Olan sipped his drink and said, "I think it'd have to be an alien civilization. The Egyptians or Mayans never had sophisticated technology. Those are just conspiracy theories on the Internet."

Moretti leaned his head forward and said, "Okay, you think he came here because his planet stopped sustaining life?"

Olan nodded, "Yes, exactly. Do you think Juddha is alone, or do you think there are others like him?"

Moretti adjusted his pillow and said, "According to the stories that I've heard, there have been other instances of such rejuvenations. I've heard that there were several hundred foreigners who survived the death of their homeland. They can't have children in this environment and can't intermarry with humans, but they continue to live amongst us. Again, these are just stories that I've heard."

Olan said, "I've been researching this field for quite a while, and that's exactly what I've heard. The device is too advanced to have human origins. So, an alien civilization is the only explanation."

Moretti nodded.

Olan continued, "Do you think the aliens will send someone after you, knowing you killed one of them?"

Moretti shrugged, "Haven't really thought about it. I guess they could, but I doubt it. They've been here for over a thousand years, and we haven't heard from them. Their focus is to live peaceably amongst us. They don't take over governments. They aren't titans of industry. They basically just live like monks, in the mountains, with no spouses and no children. I doubt they'll come after me."

Olan looked Moretti directly in the eyes, "Are you sure about that?"

Moretti tilted his head slightly and studied Olan. He nodded slowly and said, "If they were to send someone, would he try to kill me?"

Olan shook his head, "No, I don't think so. These aliens have lived amongst humans for twelve hundred years, without a hint of violence. None of the ancient stories about them mention them doing any harm. That's why they can rejuvenate themselves. Humans grow old because of the violence, the anger, the depression, the weariness they carry in their hearts. I've been to the village in Nepal, and I've talked to Dhonu. Though he was rejuvenated to his early twenties, he's growing older. He'll live to eighty years of age, which is old for a human but still fairly young for a man who had a miraculous rejuvenation."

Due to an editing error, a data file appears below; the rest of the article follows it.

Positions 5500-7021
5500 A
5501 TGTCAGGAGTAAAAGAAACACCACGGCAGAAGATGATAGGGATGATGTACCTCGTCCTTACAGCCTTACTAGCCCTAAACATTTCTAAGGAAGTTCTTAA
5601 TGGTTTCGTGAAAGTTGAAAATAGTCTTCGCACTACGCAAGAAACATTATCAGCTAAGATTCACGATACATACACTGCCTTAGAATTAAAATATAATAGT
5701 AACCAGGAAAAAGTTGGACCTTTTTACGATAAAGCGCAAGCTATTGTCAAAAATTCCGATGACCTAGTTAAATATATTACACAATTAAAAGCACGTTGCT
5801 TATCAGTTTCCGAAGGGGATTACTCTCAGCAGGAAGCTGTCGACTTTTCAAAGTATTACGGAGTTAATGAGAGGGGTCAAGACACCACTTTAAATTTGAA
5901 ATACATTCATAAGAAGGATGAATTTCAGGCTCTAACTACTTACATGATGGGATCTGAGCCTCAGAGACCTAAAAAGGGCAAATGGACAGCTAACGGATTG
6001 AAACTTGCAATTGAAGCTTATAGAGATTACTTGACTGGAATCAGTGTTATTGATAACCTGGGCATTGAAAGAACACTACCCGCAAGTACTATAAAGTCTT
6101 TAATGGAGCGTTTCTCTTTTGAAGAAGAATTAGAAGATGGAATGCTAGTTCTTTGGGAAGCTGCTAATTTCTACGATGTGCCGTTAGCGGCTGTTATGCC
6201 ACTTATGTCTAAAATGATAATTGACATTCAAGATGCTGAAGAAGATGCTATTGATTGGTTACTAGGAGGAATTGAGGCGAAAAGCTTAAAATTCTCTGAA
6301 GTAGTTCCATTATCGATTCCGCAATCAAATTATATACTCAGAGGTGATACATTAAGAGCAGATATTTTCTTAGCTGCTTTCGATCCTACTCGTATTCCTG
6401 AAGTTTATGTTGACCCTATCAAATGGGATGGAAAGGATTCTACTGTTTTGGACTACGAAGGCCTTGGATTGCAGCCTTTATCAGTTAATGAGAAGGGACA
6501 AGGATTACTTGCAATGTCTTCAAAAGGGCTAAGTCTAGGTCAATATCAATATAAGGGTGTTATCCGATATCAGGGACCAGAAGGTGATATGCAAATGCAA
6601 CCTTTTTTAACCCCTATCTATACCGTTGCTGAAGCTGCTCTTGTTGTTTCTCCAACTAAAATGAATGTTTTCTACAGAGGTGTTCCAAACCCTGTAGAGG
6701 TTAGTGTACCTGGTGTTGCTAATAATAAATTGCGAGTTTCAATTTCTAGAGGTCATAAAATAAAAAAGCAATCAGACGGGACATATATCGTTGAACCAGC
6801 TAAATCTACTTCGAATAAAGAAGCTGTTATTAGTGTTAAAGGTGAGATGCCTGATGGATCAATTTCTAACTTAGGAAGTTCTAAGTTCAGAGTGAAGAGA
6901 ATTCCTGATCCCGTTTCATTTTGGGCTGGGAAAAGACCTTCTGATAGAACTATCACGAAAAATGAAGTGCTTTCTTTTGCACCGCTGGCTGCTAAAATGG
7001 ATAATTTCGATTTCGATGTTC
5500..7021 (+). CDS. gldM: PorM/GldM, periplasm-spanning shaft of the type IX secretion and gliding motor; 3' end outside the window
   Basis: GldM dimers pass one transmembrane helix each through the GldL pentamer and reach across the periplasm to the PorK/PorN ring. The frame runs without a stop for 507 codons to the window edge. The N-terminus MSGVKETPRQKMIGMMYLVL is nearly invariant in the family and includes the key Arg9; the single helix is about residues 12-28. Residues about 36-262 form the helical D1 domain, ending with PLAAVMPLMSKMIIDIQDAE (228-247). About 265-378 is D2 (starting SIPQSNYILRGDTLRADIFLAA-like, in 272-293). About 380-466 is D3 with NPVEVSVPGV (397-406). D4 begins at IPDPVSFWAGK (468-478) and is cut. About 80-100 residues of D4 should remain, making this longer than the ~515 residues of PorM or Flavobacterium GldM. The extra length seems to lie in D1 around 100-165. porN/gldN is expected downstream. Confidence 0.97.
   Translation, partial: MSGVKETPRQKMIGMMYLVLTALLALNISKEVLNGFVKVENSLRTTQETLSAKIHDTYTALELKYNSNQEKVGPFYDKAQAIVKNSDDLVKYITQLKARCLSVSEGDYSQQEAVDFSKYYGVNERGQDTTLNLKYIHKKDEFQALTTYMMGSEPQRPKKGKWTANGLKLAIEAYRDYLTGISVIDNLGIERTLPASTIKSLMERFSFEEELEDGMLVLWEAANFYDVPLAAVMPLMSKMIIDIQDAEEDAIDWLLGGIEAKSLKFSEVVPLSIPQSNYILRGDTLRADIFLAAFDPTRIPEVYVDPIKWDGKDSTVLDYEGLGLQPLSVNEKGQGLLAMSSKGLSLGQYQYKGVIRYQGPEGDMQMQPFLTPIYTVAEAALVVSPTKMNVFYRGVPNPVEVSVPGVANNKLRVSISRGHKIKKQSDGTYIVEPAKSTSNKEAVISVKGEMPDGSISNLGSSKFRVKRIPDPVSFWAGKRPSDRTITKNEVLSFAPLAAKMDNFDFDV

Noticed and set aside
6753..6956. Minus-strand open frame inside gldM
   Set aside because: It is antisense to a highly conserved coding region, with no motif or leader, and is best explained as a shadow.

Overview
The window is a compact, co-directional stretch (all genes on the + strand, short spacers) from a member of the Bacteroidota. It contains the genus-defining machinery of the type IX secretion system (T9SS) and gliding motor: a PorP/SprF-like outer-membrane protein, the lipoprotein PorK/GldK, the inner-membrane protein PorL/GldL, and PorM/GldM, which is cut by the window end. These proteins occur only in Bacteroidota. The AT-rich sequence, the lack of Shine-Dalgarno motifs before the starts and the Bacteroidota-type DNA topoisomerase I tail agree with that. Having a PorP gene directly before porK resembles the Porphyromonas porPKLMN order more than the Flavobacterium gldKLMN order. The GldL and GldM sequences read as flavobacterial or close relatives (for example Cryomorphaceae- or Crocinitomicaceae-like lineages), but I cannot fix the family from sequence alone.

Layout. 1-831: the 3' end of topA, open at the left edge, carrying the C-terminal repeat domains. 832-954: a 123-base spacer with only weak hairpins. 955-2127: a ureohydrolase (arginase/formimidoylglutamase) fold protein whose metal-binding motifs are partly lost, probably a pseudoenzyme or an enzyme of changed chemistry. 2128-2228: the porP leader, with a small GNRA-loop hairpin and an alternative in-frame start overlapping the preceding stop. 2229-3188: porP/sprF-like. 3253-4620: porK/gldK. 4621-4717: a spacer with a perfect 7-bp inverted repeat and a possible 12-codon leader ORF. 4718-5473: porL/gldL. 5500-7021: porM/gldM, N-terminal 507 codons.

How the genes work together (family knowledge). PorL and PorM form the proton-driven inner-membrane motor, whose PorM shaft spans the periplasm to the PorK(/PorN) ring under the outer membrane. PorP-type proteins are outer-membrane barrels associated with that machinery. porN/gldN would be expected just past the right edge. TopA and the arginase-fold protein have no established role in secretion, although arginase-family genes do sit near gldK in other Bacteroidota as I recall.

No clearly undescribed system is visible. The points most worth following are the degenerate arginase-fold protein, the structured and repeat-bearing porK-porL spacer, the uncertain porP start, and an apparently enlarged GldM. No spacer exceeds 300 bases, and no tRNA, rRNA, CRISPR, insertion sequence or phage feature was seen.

Moretti spoke slowly and carefully chose his words, "If such an alien were to visit me, do you think he'd help rejuvenate me?"

"If you'd lived a peaceable and virtuous life, he'd help you. But if he found you wanting, he wouldn't. I know you've heard of a dozen stories of rejuvenations, but there have been over ten thousand. The aliens travel from town to town looking for virtuous people in ill health to rejuvenate."

"Do know how to work the tech?" Moretti said slowly, trying to control his voice.

Olan nodded.

"I'll give you anything, anything if you help me live," Moretti said with determined desperation in his voice.

Olan shook his head slowly, "I can't. As one of the ancients have said, he who lives by the sword must die by the sword. You've chosen to live by violence of this world, and you must die by its ravages. The ways of another world are beyond you. You left one of us to die, and you did it with malice in your heart, so I cannot help you."

"Then why did you come? Why are you here?" Moretti asked angrily.

"I wanted to see if you were repentant. I came because I didn't want you to die alone. If you can't die with your friends and family by your side, you should at least die with a stranger. I wanted to let you know why you must die and go to the other side. I wanted you to have an explanation," Olan responded plainly.

Not hearing him, Moretti continued angrily, "So, you'll leave me here to die!"

Olan nodded, "Yes, this is your last night on this side. You'll die tonight."

Moretti screamed a loud scream. "No! I won't allow it. It won't happen! I won't let you go! You have to help me!"

He continued, "Domenico! Tommaso! Come in here right now. Get a hold of this man!"

Domenico was the first one to run into the bedroom, but Olan was gone.

5 comments:

  1. Very nice! An effective inner story that is key to the main one. Good message, too.

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  2. A vivid tale of choices and consequences with a unique sci-fi twist...very original! Nice work.

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  3. The old man survivor loved only himself. How circumstances and choices change a life. I like the sci fi angle and complex plot

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  4. Wow...gripping plot, amazing details, cool sci-fi and nice message! Well done!

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  5. Very good story telling. The long, detailed inner story was easily read. It kept my interest. I also was impressed with the use of description in the early part of the tale. Excellent job.